Zimbabwe, in attempt to protect its currency—already a close neighbor of worthless—has decided to close its stock exchange.
If there is no market for the currency, then it has little value in terms of purchasing power. If there is no convertibility of the currency into other currencies, then there is both high risk in holding the currency and reduced interest in holding it. And so reduced purchasing power.
If the currency has little value and limited convertibility—or either alone—there is little interest in investing in the country or in simply buying its goods or selling foreign goods in—especially if the investments must be done in the domestic currency.
Much is being made of the cybersecurity threat, the national security threat, that the People’s Republic of China’s Huawei represents. For instance, Senator Ben Sasse (R, NE) has said it’s good for the British government to be removing Huawei from the core of the British Internet.
Senator Mark Warner (D, VA):
Huawei has been and will continue to be a national security threat….
Senator Tom Cotton (R, AR) on the Brits’ initial decision to allow Huawei into their Internet infrastructure:
[t]he Chinese Communist Party (CCP) will now have a foothold to conduct pervasive espionage on British society.
The Supreme Court has ordered a restructuring of the Consumer Financial Protection Bureau: its single director, removable only for inefficiency, neglect of duty, or malfeasance in office, among other things, was an unconstitutional abridgment of Executive Branch authority.
Chief Justice John Roberts, writing for the Court, said that the
setup meant the CFPB’s director was unaccountable to the executive branch, creating an unconstitutional diminishment of presidential power.
“The CFPB’s single-director structure contravenes this carefully calibrated system by vesting significant governmental power in the hands of a single individual accountable to no one[.]”
A writer, published in Wall Street Journal‘s Letters, responded to the idea that emphasis on education credentials over actual experience averred that the emphasis isn’t at all misplaced.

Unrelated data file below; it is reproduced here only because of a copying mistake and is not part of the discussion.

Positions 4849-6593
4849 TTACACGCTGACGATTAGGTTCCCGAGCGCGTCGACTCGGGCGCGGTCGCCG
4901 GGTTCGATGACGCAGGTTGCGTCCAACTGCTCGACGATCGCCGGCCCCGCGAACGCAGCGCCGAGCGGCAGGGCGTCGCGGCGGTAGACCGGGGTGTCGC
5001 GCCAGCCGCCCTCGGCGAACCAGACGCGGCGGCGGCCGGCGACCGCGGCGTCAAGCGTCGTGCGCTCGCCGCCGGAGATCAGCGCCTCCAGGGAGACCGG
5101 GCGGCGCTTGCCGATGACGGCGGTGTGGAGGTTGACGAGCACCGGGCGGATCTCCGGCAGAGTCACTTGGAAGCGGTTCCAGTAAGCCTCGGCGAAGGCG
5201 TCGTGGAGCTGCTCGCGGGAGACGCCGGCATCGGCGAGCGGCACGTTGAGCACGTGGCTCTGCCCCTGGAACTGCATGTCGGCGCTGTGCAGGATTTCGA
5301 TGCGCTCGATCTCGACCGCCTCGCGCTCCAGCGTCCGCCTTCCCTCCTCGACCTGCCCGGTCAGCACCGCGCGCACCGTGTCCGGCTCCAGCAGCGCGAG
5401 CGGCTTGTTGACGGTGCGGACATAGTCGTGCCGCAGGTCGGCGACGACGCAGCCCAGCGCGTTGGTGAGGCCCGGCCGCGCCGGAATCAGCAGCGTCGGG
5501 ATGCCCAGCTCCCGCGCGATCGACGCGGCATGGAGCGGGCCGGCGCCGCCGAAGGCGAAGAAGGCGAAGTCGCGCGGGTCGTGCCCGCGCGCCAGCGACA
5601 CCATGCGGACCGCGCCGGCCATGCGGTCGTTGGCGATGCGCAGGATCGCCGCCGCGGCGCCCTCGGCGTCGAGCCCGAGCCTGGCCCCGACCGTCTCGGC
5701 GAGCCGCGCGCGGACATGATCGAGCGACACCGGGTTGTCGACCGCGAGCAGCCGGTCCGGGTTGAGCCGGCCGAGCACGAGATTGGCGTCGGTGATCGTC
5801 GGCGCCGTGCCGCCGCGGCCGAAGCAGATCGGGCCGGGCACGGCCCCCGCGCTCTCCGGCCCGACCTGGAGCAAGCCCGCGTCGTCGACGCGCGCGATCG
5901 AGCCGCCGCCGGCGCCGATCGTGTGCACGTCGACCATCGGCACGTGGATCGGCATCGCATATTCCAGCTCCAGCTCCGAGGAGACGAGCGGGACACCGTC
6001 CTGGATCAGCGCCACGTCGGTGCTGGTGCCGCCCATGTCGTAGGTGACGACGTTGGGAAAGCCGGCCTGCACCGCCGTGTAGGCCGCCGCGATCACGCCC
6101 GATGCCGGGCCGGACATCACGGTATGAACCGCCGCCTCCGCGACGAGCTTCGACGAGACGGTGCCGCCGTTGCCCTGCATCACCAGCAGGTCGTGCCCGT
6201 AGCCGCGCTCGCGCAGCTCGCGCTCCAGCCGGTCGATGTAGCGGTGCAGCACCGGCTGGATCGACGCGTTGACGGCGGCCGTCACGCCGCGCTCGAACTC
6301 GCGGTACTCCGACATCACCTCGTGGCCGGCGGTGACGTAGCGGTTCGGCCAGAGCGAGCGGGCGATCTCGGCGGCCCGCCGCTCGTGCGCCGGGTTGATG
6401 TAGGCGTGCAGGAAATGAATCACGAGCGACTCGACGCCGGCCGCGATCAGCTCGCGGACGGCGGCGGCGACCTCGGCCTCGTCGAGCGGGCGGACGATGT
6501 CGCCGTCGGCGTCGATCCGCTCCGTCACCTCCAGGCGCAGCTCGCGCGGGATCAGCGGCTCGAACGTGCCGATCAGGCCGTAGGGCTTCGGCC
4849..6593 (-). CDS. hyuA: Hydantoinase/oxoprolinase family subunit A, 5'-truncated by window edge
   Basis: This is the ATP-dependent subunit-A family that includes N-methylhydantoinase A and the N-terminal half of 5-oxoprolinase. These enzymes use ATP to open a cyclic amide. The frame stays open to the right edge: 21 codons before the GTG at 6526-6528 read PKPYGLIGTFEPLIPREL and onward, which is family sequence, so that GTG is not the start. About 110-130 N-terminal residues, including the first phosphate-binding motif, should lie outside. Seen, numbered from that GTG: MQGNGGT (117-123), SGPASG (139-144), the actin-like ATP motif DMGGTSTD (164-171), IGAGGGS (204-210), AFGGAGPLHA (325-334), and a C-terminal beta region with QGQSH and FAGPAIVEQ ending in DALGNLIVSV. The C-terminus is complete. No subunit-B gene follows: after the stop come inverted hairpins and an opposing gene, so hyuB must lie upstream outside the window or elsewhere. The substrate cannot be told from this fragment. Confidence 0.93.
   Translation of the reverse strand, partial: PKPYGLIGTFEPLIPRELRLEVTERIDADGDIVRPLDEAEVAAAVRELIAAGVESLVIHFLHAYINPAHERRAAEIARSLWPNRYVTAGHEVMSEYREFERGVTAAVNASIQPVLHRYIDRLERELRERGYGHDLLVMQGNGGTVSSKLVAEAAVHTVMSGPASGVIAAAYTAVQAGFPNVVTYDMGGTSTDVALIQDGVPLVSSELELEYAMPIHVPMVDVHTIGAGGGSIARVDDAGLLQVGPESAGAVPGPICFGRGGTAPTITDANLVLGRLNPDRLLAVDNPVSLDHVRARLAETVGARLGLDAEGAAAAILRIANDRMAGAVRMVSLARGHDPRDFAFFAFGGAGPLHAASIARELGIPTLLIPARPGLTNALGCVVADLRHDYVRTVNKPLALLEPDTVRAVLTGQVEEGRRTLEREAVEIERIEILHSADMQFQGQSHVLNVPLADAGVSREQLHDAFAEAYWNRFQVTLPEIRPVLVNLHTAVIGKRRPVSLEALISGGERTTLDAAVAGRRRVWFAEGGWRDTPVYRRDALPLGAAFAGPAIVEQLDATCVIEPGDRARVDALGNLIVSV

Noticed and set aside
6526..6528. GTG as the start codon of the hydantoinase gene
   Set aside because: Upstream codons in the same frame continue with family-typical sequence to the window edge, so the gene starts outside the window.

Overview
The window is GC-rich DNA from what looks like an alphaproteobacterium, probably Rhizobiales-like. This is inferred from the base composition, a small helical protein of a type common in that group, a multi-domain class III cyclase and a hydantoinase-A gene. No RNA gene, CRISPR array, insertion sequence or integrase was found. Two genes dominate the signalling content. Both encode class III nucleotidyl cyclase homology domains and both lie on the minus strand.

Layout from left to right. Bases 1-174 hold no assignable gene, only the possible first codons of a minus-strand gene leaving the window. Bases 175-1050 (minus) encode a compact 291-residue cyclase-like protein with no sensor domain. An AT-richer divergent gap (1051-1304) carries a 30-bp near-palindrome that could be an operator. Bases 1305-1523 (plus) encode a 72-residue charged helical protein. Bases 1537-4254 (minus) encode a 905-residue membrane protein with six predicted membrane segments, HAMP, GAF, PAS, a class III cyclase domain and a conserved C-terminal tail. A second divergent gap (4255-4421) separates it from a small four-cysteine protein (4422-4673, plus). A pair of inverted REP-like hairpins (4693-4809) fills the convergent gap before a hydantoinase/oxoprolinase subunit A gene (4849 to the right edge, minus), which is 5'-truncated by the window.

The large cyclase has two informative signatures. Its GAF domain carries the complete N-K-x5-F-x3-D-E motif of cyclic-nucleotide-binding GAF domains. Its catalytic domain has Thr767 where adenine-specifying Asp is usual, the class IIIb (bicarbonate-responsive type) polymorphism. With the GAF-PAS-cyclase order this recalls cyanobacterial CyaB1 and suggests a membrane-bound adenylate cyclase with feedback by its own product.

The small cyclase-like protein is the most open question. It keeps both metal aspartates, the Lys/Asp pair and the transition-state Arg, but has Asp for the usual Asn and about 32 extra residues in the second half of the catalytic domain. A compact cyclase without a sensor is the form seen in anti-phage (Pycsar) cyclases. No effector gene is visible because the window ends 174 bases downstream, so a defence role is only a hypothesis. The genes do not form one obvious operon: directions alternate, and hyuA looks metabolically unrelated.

It’s more likely that there is a limited number of high-wage jobs available and that the market has efficiently set the wage based on the supply/demand curves.
This is a remarkably ill-informed claim, assuming as it does that we actually have an efficient market in labor.
Such a market cannot exist, though, in an environment where unions have monopoly power over labor in the industries in which they operate, nor can it exist in an economy with such widespread minimum wage mandates.
That’s the House Progressive-Democrats’ plan. They voted on the thing last Friday.
One of the rationalizations for the move is this, from the District of Columbia’s “shadow senator” Paul Strauss:
DC [he’s cited as saying], created in July 1790, pays more federal taxes than any other non-voting territory and does not receive proportional services for their population, which is larger than those of Wyoming and Vermont.
“We are essentially a donor state,” he said.
That’s not an argument for statehood, though. It’s an argument for ending the transfers of citizens’ and their business’ tax monies from one State/territory/District to another other than in times of regional emergency.
So far, hospitals will be required to publish the prices they negotiate with their insurers. This will facilitate the public’s ability to comparison shop for hospital procedures and services so as to drive down costs to the public through competition.
The American Hospital Association had sued in Federal court to block a new Trump administration rule that required such publication, but the judge presiding, Carl Nichols, granted the government’s motion for summary dismissal.
Aside from withstanding the inevitable sequence of appeals, a significant part of what’s left, now, is a requirement for hospitals to publish their success rates for various types of procedure and service.